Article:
Updated 4.50pm

A total of 22 people have been tested for the coronavirus in Malta and all have  tested negative for the virus.

Superintendent of Public Health Charmaine Gauci and Mater Dei CEO Celia Falzon urged calm in the latest updated on COVID-19.

While it has continued to spread in Italy and the rest of Europe, they said nobody has tested positive for the virus in Malta. 

They said 22 people exhibiting symptoms that prompted the health authorities to test them for it.

They said the country was prepared for the virus if a case is reported, Ms Falzon said the country was in a "crucial" containment phase. 

She insisted that while the health authorities were trained and ready to handle COVID-19 cases, their main priority at present was containment and that was why quarantines were so important.

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The hospital CEO dismissed the nurses’ union’s concerns that the country was not prepared for a potential outbreak. On training for nurses, Ms Falzon said first respondents from the emergency room as well as staff at the ITU and the Infectious Diseases Unit had already received training and more nurses will be trained in the coming days.  

On whether the authorities would be imposing travel restrictions, Dr Gauci said this was not yet the case, insisting that Malta was following all the guidelines by the international health bodies.

How is Malta preparing for coronavirus?

They also confirmed that a 12-bed unit off Mater Dei has been set up but would not say where this was located, citing “confidentiality”. 

A further eight beds at Mater Dei have have been set up for people who require individual isolation.

The public is now being urged to only follow the official advice coming from the health authorities, with Dr Gauci saying too many people had panicked because they were misinformed. 

A health ministry spokeswoman told Times of Malta that the mild cases unit is not a makeshift centre but a 12-beded medical facility that is already in operation and is separate to Mater Dei. 

The Infectious Disease Unit at Mater Dei Hospital can now cater for eight “infected cases” in separate isolation. 

Flights from northern Italy not being stopped

Asked whether a decision has been taken to stop incoming flights from Bergamo, Italy’s coronavirus hotspot, the health spokeswoman said that the health authorities are advising against nonessential travel to affected areas and to self-quarantine on return from these areas.

According to data from the Malta International Airport, there are 24 inbound flights every week from northern Italy up until the end of March.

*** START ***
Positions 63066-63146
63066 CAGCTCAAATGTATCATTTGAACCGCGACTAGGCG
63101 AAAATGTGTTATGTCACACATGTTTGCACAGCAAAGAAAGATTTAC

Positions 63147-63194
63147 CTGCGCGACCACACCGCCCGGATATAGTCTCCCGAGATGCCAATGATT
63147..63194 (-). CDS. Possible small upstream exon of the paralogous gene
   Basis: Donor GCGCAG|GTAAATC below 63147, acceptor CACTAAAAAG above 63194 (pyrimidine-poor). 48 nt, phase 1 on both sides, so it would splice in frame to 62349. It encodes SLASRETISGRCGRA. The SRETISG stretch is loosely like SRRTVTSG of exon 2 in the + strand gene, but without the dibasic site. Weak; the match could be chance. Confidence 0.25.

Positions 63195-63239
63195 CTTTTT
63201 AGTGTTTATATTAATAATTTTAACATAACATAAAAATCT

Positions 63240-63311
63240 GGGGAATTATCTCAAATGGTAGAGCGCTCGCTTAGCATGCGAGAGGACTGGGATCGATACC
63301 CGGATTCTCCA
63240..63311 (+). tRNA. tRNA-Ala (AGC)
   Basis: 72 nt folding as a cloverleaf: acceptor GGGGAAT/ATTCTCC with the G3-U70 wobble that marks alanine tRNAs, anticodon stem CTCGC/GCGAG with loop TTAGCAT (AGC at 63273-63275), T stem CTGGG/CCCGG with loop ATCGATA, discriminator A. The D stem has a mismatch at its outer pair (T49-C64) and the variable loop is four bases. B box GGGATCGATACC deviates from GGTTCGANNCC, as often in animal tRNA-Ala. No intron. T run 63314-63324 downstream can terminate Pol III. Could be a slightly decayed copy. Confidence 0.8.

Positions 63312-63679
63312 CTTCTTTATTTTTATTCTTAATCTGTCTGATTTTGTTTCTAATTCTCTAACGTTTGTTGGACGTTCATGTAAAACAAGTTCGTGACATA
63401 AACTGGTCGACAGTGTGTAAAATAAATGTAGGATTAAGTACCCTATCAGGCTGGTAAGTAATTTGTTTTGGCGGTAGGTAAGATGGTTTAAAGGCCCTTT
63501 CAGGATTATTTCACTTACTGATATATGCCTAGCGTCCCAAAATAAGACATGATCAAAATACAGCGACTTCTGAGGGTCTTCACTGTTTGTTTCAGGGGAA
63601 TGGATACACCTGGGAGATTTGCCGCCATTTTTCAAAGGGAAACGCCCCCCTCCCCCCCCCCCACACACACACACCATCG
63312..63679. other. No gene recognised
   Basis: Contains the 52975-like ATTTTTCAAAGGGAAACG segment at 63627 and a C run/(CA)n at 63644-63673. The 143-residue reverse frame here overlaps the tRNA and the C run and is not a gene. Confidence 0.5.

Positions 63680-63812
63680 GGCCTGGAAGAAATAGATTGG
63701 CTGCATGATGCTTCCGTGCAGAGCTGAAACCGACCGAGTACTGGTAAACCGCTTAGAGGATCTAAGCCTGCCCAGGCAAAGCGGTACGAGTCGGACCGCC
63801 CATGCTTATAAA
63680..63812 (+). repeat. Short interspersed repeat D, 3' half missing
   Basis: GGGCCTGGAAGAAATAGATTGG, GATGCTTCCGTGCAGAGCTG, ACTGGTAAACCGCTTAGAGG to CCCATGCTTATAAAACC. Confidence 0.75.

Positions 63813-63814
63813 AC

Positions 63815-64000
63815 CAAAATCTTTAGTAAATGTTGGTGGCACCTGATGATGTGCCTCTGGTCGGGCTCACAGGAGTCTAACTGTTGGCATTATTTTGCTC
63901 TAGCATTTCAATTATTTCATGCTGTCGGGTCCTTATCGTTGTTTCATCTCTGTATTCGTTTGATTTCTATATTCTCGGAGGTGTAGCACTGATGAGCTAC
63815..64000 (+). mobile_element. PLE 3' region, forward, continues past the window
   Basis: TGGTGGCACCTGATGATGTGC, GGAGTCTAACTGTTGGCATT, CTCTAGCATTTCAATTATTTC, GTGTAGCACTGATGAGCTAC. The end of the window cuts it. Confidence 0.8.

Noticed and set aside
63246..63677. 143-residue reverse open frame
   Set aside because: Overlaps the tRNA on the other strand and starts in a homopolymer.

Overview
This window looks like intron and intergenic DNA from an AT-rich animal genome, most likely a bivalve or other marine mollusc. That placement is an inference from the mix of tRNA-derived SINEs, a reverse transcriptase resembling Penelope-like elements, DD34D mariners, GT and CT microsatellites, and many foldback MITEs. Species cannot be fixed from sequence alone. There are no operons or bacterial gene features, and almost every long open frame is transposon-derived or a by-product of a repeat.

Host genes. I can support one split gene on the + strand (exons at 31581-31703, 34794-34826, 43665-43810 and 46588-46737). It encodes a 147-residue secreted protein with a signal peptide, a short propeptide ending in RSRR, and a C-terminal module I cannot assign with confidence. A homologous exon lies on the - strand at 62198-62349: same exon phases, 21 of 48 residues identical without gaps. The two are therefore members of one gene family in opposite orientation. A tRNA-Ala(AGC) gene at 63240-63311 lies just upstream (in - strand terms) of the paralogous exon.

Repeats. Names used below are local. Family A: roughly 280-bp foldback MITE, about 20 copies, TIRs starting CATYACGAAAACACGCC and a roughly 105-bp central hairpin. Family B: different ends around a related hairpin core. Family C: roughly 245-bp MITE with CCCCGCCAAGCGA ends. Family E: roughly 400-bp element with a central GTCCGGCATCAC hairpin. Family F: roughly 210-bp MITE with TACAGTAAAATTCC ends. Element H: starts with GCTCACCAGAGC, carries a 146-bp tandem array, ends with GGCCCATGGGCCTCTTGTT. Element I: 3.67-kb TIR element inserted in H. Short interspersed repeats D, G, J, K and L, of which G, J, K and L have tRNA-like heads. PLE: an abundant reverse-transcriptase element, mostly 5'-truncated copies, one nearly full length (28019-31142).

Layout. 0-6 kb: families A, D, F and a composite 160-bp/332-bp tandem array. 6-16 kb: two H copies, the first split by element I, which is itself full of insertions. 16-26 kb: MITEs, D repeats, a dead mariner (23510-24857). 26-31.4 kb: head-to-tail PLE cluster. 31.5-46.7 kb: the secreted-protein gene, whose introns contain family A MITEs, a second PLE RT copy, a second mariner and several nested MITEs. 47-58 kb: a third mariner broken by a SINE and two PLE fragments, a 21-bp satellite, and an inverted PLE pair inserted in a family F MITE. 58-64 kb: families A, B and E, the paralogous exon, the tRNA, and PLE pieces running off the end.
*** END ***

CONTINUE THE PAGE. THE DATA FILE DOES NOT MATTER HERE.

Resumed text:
Six are from Bergamo, three from Bologna, seven from Milan, four from Treviso, two from Turin and another two from Trieste. The MIA spokeswoman could not provide the average number of inbound passengers for such flights. 

If a patient tested positive, the health authorities were obliged to make the case known

There has been no impact on the number of inbound passengers yet, she said.

The spread of the virus in Italy has seen other countries take drastic measures: passengers on an Alitalia plane which landed in Mauritius on Monday opted to return straight home after being told they would have to go into quarantine.

A hotel in Tenerife has meanwhile been locked down after a visiting Italian doctor tested positive for coronavirus.

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Unanswered questions

The education and transport ministries have been asked whether they have a contingency plan in place in case of a coronavirus outbreak for schools and public transport respectively. The Gozo Ministry was asked whether it had a plan for the Gozo ferry but none of the ministries have sent a reply yet.

The education ministry was also asked whether hand sanitisers will be distributed across schools after Times of Malta received reports that some schools do not even carry soap in bathrooms for safety reasons.

Coop Services have already expressed concern that they have not received any guidelines when it comes to school transport. Schools have stopped holding indoor events, but vans too are confined spaces too, a spokesman has remarked.

Questions have also been raised about self-quarantine, which is still being encouraged by the authorities. Concern has been raised by parents of children who returned from affected areas as they will be missing out on two weeks of lessons. Could lectures be streamed online for such students, one parent asked.

Fake news and misinformation

Referring to groups on social media that have been rife with fake news and misinformation, Dr Gauci acknowledged that most of the calls the authorities were receiving were a result of people being fed the wrong information. 

If in doubt, she said, one should only rely on information that is supplied to the public through the official channels. 

In the case of a patient testing positive, the health authorities were obliged to make the case known, she said, quashing rumours there had been positive cases that went unreported.

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